Earlier this month Tilton applied for and received a medical device importer’s license from the FDA and soon thereafter inked a deal to sell 111,000 masks to a large hospital group in New Jersey. Because of the scarcity and high cost of the N95 masks, he split the order between those and KN95 masks and worries that some may get held up.

“You don’t want to risk $500,000 or $1 million on a shipment of masks in hopes the customs people look away,” said Tilton. “I’m not going to take any more orders until I know we can get everything through.”

A spokesperson for Customs and Border Patrol, which oversees all imports, said that the agency had recently intercepted various COVID-19-related products coming into the country because they were either counterfeit or not permitted, but could not elaborate on whether any were KN95 masks. An advisory paper published by law firm Covington and Burling last week predicted “increased screening, examination, and sampling at ports” of medical devices.

Some believe that the FDA’s omission may be motivated by rising tensions between the US and China during the outbreak. Earlier this month, President Donald Trump made a point of referring to the pathogen as the “Chinese virus,” while last week Secretary of State Mike Pompeo’s insistence on calling it the “Wuhan virus” led to the spiking of a G7 joint communiqué on the pandemic.

“It seems like this is happening for political reasons,” said Byron Walker, who owns, an online store that focuses on survival gear. After noticing a month ago that his own small inventory of N95 masks had sold out overnight, he decided to try to import many more. He reached out to the Colorado Department of Human Services and agreed to sell it 50,000 masks at cost, and plans to donate an additional 10,000 masks to hospitals in Denver, where he lives.

After considerable effort, Walker was able to source the masks at a cost of more than $3 and is awaiting the first shipments early this week. But he says he could have ordered at least twice as many KN95 masks if they were permitted.

Vernessa Pollard, an attorney at McDermott Will & Emery whose practice focuses on FDA law and who formerly worked at the agency, dismisses such concerns. She said she was aware of several health care providers that had been inquiring about authorization from the FDA to import KN95 masks, and understood that the agency was reviewing scientific data to determine that the respirators were truly equivalent.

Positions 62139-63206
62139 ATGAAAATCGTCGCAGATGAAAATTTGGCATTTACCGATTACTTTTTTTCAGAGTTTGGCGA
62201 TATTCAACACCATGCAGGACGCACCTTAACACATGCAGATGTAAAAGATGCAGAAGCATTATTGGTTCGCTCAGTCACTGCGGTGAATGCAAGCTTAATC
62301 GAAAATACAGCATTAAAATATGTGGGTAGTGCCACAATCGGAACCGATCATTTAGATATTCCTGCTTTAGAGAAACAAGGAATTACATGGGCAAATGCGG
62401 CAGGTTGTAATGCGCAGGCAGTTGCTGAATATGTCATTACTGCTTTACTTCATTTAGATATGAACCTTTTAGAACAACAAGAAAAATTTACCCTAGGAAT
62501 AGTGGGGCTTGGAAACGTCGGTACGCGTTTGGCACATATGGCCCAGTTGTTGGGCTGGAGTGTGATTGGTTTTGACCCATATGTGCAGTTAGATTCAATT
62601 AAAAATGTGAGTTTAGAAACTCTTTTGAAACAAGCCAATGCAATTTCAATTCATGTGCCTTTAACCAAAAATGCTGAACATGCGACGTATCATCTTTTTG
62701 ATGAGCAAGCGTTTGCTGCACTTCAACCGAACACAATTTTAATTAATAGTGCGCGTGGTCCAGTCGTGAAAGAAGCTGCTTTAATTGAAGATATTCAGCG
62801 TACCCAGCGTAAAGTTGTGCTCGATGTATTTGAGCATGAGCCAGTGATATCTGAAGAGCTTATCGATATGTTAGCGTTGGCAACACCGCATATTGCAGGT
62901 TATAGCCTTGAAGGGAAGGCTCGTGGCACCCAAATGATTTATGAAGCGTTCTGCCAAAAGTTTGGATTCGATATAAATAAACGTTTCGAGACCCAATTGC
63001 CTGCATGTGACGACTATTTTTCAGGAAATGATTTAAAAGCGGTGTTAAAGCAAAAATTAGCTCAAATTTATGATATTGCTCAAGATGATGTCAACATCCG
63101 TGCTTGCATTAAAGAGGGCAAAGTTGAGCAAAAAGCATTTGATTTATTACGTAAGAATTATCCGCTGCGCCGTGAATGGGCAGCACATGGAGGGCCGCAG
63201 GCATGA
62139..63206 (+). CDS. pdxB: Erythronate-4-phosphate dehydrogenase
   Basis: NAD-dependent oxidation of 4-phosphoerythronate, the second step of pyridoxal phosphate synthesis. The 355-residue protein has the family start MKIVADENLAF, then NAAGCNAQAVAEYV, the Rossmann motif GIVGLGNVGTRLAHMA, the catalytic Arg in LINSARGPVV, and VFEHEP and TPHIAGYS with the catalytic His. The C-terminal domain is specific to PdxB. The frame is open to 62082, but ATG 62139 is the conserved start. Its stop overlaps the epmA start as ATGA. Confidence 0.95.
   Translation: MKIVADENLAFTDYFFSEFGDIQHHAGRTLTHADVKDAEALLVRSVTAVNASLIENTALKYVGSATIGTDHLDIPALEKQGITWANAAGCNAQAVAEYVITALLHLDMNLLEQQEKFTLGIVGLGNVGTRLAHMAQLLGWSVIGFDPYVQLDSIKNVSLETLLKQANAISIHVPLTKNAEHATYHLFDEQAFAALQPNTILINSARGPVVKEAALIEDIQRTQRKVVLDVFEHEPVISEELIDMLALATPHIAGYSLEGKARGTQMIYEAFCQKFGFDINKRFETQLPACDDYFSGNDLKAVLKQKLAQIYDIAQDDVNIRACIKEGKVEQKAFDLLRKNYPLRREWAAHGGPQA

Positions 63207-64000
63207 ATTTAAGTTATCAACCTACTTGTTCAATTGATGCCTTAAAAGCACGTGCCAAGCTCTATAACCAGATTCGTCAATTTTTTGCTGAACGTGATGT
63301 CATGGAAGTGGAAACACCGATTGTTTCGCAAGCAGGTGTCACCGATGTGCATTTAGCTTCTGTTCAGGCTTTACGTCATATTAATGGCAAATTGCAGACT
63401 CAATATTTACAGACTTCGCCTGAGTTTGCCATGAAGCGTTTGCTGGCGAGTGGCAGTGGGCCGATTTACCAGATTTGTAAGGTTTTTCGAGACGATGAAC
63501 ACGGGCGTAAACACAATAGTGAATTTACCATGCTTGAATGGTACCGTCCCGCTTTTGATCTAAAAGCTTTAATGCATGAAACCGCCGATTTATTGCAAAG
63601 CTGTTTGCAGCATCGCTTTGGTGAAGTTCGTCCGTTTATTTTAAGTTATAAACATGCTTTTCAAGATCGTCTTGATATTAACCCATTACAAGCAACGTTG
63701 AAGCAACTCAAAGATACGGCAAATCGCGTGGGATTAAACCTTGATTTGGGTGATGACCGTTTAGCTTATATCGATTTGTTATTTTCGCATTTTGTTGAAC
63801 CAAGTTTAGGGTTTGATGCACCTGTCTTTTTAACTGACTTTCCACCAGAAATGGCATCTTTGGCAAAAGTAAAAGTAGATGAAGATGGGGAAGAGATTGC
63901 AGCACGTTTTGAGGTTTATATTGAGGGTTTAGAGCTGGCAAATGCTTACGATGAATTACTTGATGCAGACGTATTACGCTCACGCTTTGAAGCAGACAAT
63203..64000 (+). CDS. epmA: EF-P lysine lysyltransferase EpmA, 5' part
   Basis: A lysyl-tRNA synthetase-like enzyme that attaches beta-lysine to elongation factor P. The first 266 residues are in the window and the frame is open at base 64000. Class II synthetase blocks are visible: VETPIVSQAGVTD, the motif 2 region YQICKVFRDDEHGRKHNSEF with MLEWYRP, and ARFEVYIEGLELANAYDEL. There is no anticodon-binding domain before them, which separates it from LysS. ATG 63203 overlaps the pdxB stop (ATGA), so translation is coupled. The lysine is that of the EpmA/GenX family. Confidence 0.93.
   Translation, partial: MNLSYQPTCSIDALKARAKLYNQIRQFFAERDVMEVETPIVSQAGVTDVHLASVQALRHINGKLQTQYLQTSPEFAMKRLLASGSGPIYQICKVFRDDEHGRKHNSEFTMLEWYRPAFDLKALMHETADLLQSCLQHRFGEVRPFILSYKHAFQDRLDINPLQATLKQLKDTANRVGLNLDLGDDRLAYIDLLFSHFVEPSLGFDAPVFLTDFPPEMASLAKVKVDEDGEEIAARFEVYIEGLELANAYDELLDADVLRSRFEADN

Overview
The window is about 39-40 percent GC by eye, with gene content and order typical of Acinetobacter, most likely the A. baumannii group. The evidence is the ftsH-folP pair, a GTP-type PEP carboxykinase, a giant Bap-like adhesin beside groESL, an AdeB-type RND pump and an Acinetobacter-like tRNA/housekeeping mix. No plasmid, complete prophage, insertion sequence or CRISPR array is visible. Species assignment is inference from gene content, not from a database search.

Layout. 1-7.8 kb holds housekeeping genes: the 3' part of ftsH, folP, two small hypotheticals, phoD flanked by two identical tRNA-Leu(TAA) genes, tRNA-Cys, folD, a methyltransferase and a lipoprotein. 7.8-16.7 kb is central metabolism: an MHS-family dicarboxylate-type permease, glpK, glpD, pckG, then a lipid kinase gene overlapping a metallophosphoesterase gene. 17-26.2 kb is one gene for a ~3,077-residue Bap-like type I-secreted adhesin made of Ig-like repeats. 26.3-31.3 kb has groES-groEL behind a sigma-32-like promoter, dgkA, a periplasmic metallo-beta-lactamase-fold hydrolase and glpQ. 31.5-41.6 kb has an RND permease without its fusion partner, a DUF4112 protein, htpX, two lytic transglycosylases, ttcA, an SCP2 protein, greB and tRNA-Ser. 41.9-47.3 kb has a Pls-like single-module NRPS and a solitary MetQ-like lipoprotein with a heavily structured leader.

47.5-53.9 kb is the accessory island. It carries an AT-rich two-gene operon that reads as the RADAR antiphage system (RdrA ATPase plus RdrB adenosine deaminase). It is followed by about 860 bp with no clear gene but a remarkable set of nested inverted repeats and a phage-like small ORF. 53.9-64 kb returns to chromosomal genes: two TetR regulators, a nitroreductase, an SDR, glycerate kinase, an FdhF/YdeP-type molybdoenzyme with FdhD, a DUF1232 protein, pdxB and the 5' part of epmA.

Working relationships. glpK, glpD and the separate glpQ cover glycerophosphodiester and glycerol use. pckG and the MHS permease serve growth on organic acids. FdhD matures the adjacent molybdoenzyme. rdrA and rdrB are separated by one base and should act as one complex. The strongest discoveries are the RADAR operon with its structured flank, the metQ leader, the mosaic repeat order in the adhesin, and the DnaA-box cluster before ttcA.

“My belief is the FDA is looking at the KN95 to be allowed to be imported,” Pollard said. “It’s science-based. I don’t believe there is anything political at all.”

In the meantime, however, prices for the US-approved N95 masks continue to surge. One survey of offers from China on Friday showed KN95 masks averaged significantly less than half the price — roughly $1.44 compared to $3.60 apiece.

Although some hospitals flat-out reject KN95 masks at any price on advice of their lawyers, people rounding up masks to give to hospitals have found that individual doctors or nurses will often accept the donations, given the dire need. On March 17, the CDC issued guidance saying that health care personnel could use bandanas, scarves, or other “homemade masks” as “a last resort.”

Despite the import restrictions, some KN95 masks are trickling through. The FDA has set up several special email addresses for inquiries about shortages, and several importers said that prior to the EUA issued last week, they had received guidance from agency officials that small shipments of KN95 would likely not be stopped at the border.

Some of those masks are already working their way into the consumer marketplace. Although N95 masks have been sold out for at least a month, KN95s have begun appearing in retail stores.

The Farms, a neighborhood market in Santa Monica, California, had masks labeled “KN95” for sale at $8.99 for a two-pack, or close to $5 apiece with tax, on Saturday evening. According to an employee who answered the phone, they were sold out by the next morning. “We should have more tomorrow,” the employee said.

Karen Conway, an executive at GHX, which provides technological solutions to supply chain management for the health care industry, said that given the extreme shortages, “the most important thing is to get health care workers what they need.”